Skip to main content
IUB Archives

Archival CourseFinder: The COAS Curriculum Committee records

A newly processed collection, the College of Arts and Sciences (COAS) Curriculum Committee records, shares all course adjustments for the college from 1937 to 1996, and it’s a wonderful resource for anyone researching the history of their academic department, exploring major curriculum and instruction changes at a major higher education institution, or simply wanting to look at what interesting courses were taught at Indiana University in the 80s.

Photo contains an index card with typed information "Junior Division; To be added: Introduction to College Thinking (3 cr.) From concrete mythological forms of ancient thought to the pre-Socratic philosophers' development of first principles, to categorization, to generalization and abstraction."
Index card is pulled halfway out of a box of other index cards.
An example of a course change reference card sharing the addition of “Introduction to College Thinking” to the Junior Division courses.

My background in education had me very intrigued to look through the COAS Curriculum Committee records, and this collection did not disappoint. I had the opportunity to work through 18.5 cubic feet of Curriculum Committee meeting minutes and exhibits where faculty members proposed new courses for their department and was able to track the decision made by the committee. As I refiled the papers into new folders, I noticed the influence of political movements in history such as the creation of a course called “Contemporary Communist Societies” in 1958 and watched programs such as the undergraduate Computer Science major form.

Other notable courses that I found interesting when looking through the collection include: “Contemporary Black Film” offered in 1981, “Intro to Men’s Housing” and “History of Korean Literature” in 1965, “Mosses and Liverworts” which was dropped in 1977, and “Etiology of Norm-Violating Behaviors” in 1976.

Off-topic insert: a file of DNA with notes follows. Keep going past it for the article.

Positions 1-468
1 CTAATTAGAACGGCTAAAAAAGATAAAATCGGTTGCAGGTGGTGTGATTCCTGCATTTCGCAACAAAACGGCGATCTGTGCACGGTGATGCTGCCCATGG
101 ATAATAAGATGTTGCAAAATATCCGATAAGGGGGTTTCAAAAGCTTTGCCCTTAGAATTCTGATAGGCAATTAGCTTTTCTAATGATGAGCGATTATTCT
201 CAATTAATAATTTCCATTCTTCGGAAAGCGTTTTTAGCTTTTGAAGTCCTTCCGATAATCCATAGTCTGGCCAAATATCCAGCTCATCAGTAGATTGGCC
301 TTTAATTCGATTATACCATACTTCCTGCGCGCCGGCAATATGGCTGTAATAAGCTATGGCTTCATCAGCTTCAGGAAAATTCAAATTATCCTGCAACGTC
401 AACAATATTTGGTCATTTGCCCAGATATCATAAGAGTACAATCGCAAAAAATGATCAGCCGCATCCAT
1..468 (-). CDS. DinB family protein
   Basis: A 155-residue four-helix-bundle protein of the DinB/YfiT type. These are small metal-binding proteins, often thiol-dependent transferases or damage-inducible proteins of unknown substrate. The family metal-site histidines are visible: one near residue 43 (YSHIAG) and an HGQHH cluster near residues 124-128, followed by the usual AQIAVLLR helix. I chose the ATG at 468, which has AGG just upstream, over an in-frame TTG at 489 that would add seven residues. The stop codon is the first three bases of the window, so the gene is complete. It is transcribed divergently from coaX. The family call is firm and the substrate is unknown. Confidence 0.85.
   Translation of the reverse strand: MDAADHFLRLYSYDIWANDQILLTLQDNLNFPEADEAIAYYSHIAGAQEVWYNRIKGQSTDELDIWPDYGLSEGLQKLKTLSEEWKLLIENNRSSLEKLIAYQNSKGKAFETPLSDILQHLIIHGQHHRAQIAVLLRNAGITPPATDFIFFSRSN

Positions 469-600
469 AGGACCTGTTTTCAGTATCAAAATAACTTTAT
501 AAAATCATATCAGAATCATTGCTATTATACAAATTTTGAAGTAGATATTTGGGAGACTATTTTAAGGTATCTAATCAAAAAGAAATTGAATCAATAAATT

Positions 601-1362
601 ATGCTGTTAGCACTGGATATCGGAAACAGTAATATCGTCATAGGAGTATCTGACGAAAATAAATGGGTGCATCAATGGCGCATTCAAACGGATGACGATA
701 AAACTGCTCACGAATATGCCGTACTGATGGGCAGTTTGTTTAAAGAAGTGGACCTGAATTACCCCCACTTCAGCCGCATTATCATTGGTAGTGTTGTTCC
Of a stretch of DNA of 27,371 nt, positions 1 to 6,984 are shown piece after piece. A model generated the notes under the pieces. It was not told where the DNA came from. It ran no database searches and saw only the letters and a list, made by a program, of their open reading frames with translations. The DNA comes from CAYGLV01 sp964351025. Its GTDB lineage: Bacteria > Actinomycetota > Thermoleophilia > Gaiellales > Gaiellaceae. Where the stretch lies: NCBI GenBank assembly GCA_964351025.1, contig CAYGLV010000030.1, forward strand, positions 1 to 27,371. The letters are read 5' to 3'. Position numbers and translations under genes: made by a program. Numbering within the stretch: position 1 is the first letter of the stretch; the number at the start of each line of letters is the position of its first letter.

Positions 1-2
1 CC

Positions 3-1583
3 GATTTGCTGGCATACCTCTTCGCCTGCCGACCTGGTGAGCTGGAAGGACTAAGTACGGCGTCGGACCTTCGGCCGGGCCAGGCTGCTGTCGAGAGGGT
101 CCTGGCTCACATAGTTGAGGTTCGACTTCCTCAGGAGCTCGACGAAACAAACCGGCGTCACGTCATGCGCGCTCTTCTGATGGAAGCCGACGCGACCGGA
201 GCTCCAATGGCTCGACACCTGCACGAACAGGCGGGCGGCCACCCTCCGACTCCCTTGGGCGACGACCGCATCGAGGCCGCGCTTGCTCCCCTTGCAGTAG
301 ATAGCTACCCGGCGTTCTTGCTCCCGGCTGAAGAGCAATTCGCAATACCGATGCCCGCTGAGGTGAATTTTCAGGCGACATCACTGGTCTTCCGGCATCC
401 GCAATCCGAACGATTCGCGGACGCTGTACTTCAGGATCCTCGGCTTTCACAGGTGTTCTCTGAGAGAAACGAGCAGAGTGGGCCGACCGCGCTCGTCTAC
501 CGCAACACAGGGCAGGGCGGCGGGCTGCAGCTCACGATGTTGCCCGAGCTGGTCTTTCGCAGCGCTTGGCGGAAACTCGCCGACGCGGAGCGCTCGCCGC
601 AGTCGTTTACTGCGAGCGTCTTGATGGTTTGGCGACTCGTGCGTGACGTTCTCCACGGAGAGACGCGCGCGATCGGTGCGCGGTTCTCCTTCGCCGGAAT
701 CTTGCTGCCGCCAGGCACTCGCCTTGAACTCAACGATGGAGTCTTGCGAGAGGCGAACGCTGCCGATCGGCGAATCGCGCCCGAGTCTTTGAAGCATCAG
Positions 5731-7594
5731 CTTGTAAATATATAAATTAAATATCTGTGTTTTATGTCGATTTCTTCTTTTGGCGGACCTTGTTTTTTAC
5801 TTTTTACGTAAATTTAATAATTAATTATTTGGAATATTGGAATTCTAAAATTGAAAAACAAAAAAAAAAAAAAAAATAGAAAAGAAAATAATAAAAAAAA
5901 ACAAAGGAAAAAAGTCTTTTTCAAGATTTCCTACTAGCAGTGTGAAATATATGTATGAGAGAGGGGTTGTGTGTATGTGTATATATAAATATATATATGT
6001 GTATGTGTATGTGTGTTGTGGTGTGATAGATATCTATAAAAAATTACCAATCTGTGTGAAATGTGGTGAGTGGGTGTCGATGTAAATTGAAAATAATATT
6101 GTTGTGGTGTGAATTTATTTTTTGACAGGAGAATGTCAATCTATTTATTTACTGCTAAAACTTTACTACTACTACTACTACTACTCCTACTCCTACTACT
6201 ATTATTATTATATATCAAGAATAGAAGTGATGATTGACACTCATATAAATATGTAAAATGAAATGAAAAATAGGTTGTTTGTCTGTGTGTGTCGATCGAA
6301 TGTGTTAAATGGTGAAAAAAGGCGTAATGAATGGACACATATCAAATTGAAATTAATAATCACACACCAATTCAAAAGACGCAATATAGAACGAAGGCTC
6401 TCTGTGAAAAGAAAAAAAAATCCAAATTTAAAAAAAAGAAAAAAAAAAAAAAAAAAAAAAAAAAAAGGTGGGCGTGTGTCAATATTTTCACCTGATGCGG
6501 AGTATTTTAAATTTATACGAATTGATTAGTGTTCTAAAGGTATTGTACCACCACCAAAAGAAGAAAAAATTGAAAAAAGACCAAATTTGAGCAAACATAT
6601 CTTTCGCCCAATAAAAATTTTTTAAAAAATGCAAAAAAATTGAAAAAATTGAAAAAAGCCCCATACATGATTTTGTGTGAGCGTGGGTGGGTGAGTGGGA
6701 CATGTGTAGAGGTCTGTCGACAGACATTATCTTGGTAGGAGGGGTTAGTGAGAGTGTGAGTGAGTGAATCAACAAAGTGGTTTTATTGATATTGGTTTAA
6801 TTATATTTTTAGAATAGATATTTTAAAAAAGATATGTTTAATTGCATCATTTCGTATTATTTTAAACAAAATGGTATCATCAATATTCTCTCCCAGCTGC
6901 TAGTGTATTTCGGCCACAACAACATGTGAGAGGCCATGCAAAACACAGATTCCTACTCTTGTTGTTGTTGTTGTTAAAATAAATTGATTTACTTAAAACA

Ten boxes of index cards are placed in a single line on a reading room table at the Indiana University Archives displaying the cards inside.
The complete course change reference card collection set out in the IU Archives reading room.

The College of Arts and Sciences has such a major role in the academic community of Indiana University, and I’m hoping that many people will be able to utilize this collection for research or out of sheer curiosity. One unique aspect of this collection is it’s catalog of reference cards. Each change that happened to a course, whether it was proposed and rejected, changed credit bearings, had a name change, or a description change; it was all documented in a card catalog that was used by the Curriculum Committee. This card index is a great way for a researcher to introduce themselves to the collection. I recommend that researchers browse through the card catalog for their specific major or department and flip through the classes, note what changes were documented and their date. Then, researchers can go through the various different parts of the collection such as meeting minutes, agendas, and recommendations to find a more detailed account of that course change to see what professors made the request and why it was either accepted, changed, or rejected by the Curriculum Committee.

In some cases, administrative record collections don’t receive a lot of attention or interest because they’re full of administrative jargon, maybe not as interesting as personal paper collections, or are confusing for researchers to navigate. The IU COAS Curriculum Committee records challenge those perceptions of administrative collections because of how the committee represented their records in the card collection making it accessible and approachable.

I’m very excited that the Indiana University College of Arts and Sciences Curriculum Committee records are open and available for anyone to use; contact the Indiana University Archives for a reading room appointment to view this collection today!

Leave a Reply

Your email address will not be published. Required fields are marked *

This site uses Akismet to reduce spam. Learn how your comment data is processed.